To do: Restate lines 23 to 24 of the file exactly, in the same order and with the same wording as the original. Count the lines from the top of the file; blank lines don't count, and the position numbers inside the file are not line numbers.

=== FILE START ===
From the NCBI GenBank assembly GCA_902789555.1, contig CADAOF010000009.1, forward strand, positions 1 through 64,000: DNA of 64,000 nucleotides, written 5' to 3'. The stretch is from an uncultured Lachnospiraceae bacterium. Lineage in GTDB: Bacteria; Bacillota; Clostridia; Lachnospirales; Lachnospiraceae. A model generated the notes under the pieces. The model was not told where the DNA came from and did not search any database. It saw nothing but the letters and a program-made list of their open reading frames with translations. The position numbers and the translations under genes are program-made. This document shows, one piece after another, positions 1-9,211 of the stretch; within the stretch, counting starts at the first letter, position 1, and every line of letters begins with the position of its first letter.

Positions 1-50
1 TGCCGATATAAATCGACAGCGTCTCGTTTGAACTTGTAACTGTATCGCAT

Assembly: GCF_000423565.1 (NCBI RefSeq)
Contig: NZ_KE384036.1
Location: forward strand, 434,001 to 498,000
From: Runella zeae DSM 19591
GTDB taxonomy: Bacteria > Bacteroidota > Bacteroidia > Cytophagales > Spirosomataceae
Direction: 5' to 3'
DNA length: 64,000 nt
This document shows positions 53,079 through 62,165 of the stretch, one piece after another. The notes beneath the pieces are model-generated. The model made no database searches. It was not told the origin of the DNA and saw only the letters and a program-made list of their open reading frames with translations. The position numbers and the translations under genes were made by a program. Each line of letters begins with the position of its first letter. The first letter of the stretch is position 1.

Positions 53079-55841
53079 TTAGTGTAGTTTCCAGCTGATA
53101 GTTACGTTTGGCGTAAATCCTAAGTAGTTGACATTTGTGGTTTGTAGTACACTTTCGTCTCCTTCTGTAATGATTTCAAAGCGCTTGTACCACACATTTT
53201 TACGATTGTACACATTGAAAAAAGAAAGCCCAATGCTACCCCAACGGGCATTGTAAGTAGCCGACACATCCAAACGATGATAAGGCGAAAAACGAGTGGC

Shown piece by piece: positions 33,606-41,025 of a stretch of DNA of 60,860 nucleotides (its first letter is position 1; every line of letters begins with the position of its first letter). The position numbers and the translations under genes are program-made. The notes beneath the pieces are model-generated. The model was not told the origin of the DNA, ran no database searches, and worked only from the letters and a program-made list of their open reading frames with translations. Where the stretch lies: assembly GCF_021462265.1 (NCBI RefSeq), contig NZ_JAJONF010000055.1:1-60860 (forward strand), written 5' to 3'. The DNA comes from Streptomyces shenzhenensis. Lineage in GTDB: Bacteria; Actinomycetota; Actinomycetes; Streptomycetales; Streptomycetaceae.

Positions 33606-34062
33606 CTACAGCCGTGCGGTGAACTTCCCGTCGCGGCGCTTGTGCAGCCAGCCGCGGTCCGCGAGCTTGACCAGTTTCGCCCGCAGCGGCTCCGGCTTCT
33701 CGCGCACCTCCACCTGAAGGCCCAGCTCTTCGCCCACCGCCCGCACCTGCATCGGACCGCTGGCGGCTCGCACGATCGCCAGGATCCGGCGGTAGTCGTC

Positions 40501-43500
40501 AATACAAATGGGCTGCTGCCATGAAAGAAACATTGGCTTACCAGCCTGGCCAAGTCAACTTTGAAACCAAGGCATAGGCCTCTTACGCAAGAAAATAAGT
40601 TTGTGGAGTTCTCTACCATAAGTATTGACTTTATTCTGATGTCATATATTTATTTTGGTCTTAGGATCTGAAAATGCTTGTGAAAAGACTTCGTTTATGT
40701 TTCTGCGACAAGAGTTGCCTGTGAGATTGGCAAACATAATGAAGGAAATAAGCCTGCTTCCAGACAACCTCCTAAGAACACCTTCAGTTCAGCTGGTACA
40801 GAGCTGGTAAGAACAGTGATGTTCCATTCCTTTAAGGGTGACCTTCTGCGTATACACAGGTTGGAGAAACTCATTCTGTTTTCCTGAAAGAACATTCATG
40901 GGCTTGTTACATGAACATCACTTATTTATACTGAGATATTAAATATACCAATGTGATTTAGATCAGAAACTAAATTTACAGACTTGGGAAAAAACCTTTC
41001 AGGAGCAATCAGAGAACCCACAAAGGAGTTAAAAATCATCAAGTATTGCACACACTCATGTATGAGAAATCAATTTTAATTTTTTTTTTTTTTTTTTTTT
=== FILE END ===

40701 TTCTGCGACAAGAGTTGCCTGTGAGATTGGCAAACATAATGAAGGAAATAAGCCTGCTTCCAGACAACCTCCTAAGAACACCTTCAGTTCAGCTGGTACA
40801 GAGCTGGTAAGAACAGTGATGTTCCATTCCTTTAAGGGTGACCTTCTGCGTATACACAGGTTGGAGAAACTCATTCTGTTTTCCTGAAAGAACATTCATG